“When I engaged with the hiking chatbot, I wondered why it needed to be a chatbot,” Nover wrote. “Wouldn’t a map do better? I navigated to the AllTrails website and found a very engaging experience with maps, weather data, user-generated reviews, a warning about mosquitos, and directions. Isn’t this a better experience than a chatbot?”
Which is basically, more often than not, my feeling on the entire generative AI movement now. None of it seems to be making anything better, just a different kind of annoying.
Unfortunately, You Have To Stan The Colombian Woman Who Falsely Claimed She Personally Animated 28% Of The Boy and the Heron
This story is wild. An illustrator from Colombia named Geraldine Fernández told both her followers on social media, as well as local newspapers, that she personally animated thousands of frames in the recent Studio Ghibli film, The Boy and the Heron. The story started to go viral, because if true, that would be pretty shocking, and was quickly debunked by users in both Latin America, as well as Japan.
As one user put it, she was claiming she, once again, personally animated 35 minutes of the movie, while working as a freelancer who sells planners and notebooks on Instagram.
El Heraldo, the local newspaper that profiled her, deleted their original story and has posted two updates. The first just simply apologizes for falling for the hoax. The second is an interview with Fernández, where she says that she was given an uncredited “freelance contract” by Ghibli for specific spot illustrations on different frames. She says she exaggerated her role on the film and it spun out of control. Though, she also couldn’t provide El Heraldo with any proof that this was true, either, saying that she lost her contract because she got a new computer lol.
Anyways, Cartoon Brew spoke to GKIDS, the American distributor for The Boy and the Heron, who confirmed that there is zero proof that Fernández was involved in the film in any way.
Furries Continue To Beat Mark Zuckerberg To The Metaverse
A furry named Rantis figured out how to move his avatar’s ears using brain waves. You can watch a demo of it here. In a follow up post, he wrote, “The hardware and software is reading off my brains alpha, beta, delta, theta, and gamma waves and using that to move my ears through OSC. How this managed to work out on my end is me sitting in front of a mirror and thinking of moving my ears, I got better at it with practice.”
“Facebook has spent billions of dollars on ‘metaverse’ stuff and can’t get legs working right,” one user wrote. “Furries have jury-rigged EEG setups into their home computers to control their fursona’s EARS as hobbyists out of their homes.”
You simply love to see it.
A Redditor Discovers The UK’s Extreme Porn Laws
A post in r/LegalAdviceUK went real viral this week. To give you a relatively SFW summary, a woman in England modded her version of Skyrim so that different kinds of non-human enemies could “non-consensually mate” with the player. Basically, an omegaverse mod.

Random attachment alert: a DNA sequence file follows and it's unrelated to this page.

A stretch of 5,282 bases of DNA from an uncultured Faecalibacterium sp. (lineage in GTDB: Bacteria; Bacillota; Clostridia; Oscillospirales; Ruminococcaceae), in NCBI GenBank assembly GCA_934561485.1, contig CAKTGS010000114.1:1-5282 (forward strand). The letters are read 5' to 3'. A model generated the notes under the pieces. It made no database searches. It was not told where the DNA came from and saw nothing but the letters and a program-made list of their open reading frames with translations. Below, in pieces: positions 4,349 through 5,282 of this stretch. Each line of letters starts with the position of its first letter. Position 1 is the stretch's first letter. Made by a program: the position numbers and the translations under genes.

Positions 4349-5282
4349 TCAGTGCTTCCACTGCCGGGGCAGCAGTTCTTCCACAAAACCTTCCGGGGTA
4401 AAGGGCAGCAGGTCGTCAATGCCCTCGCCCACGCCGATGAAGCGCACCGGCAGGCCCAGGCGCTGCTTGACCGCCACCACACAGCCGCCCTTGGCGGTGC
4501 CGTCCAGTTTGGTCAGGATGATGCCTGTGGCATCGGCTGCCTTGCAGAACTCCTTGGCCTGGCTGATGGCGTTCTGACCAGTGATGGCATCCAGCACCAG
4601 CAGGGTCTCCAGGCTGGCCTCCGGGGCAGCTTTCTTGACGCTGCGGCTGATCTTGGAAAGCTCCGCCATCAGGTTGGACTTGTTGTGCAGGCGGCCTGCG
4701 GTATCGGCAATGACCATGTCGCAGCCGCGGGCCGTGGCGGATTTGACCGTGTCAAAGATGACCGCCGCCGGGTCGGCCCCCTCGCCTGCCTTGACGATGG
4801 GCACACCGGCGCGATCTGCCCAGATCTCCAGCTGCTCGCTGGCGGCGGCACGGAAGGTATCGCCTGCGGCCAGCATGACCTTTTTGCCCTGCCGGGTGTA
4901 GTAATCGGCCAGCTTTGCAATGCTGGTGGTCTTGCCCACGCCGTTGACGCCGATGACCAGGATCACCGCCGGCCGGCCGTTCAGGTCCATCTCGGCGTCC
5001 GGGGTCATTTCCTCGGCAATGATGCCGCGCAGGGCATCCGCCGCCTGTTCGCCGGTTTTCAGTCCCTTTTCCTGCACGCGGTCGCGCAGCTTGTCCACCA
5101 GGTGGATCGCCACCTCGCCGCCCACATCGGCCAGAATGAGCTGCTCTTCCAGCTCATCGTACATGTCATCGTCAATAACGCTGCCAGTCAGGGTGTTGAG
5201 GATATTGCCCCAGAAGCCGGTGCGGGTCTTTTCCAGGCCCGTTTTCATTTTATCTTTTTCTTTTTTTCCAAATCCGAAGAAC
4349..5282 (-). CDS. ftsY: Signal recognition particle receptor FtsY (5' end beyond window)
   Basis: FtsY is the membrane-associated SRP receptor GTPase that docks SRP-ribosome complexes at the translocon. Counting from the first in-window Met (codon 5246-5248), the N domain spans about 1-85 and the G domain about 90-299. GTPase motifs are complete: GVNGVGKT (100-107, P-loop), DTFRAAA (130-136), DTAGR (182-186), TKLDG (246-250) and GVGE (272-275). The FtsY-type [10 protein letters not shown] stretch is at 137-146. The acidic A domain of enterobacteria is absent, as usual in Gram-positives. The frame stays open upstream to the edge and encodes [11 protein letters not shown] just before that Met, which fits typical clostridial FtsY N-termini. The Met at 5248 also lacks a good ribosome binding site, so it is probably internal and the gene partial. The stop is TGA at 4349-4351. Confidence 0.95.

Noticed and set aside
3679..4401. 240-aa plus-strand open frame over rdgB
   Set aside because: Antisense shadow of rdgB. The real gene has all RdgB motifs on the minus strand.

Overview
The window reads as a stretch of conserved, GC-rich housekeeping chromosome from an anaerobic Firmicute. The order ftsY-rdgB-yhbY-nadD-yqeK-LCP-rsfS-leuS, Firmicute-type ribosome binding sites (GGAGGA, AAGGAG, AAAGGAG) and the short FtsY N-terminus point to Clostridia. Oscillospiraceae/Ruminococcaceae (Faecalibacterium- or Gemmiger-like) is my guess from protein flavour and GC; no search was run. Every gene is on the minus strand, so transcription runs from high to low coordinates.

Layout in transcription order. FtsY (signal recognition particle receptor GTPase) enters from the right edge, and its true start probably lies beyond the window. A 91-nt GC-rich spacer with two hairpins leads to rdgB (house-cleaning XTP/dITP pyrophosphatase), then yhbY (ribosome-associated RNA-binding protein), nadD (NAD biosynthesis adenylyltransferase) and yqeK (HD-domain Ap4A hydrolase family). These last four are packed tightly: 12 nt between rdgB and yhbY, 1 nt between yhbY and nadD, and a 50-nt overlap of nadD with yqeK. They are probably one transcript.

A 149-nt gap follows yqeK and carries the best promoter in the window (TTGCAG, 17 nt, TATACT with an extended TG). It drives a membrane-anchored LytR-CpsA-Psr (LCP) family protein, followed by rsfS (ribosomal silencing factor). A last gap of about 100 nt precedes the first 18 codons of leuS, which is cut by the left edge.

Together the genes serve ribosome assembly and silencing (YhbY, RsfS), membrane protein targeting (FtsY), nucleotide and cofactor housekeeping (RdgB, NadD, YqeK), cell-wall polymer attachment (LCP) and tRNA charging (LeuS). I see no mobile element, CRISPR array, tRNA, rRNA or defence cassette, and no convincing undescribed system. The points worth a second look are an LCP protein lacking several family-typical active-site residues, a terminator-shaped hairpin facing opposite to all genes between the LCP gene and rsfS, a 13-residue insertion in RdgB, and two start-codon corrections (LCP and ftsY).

A man who hit on her at a party and was turned down, then reported her to British law enforcement as revenge, according to the Reddit post. What many Americans did not realize until this went viral this week is that this kind of Skyrim mod could actually be illegal in the UK.
First off, the UK doesn’t have the first amendment. And, second, back in the late 2000s, the country passed a law against what it classifies as “extreme pornography,” which largely pertains to depictions of bestiality, but other kinds of content fall into this category, as well. The illegality of “extreme pornography” largely depends on how realistically its rendered.
I first learned about all of this back in late 2014, when there was a big extreme pornography case that played out right around when I was moving to London, which centered around tiger porn.
Hasan Asked The Yemini Pirate If He Knows What One Piece Is
Leftist Twitch streamer Hasan Piker interviewed the 19-year-old Yemeni pirate that recently went viral on TikTok for being handsome. (What a world, etc.) The pirate goes by Rashid al-Haddad, but has been nicknamed “Timhouthi Chalamet”. His account was swiftly removed by TikTok after it went viral.
During the interview, Piker asked al-Haddad if he had ever watched the anime One Piece (it’s about pirates). And al-Haddad said yes, he’s been watching it since he was a kid. Here’s a timestamp.
The interview has pissed off liberals and conservatives for being too sympathetic and pissed off leftists because Piker didn’t donate any money to the Houthis at the end. Which was probably a good move, considering the Houthis were designated a terrorist group by the US this morning. But I’d say the interview is worth watching, if only because of how well it illustrates the absolute lunacy of our current media environment.
Anyways, the Menswear Guy has yet to comment on al-Haddad’s fit.
A Dog Just Did A Speedrun
The dog’s name is Peanut Butter and he played a game called Gyromite using a custom controller with big buttons. Kotaku has a bunch more details about Peanut Button’s incredible run and you can watch a clip of it here.
Planet Of The Bass Guy Vs. The Terrible Emo TikTok Guy
Kyle Gordon, the creator of last summer’s viral hit, “Planet Of The Bass,” is releasing a bad-on-purpose emo song called “My Life (is the Worst Life Ever)” and I noticed a very interesting detail in the video.
Gordon is wearing a very similar outfit worn pretty regularly by another very, very terrible TikTok emo act. Also, Gordon’s song is actually pretty good? As one user on X wrote, “This guy understands what fundamentally makes third-wave emo work better than most modern ‘emo’ artists just cashing in on the trend...and this is a SATIRICAL song.”
Some Stray Links
P.S. here’s a “live Skibidi Toilet performance”
***Any typos in this email are on purpose actually***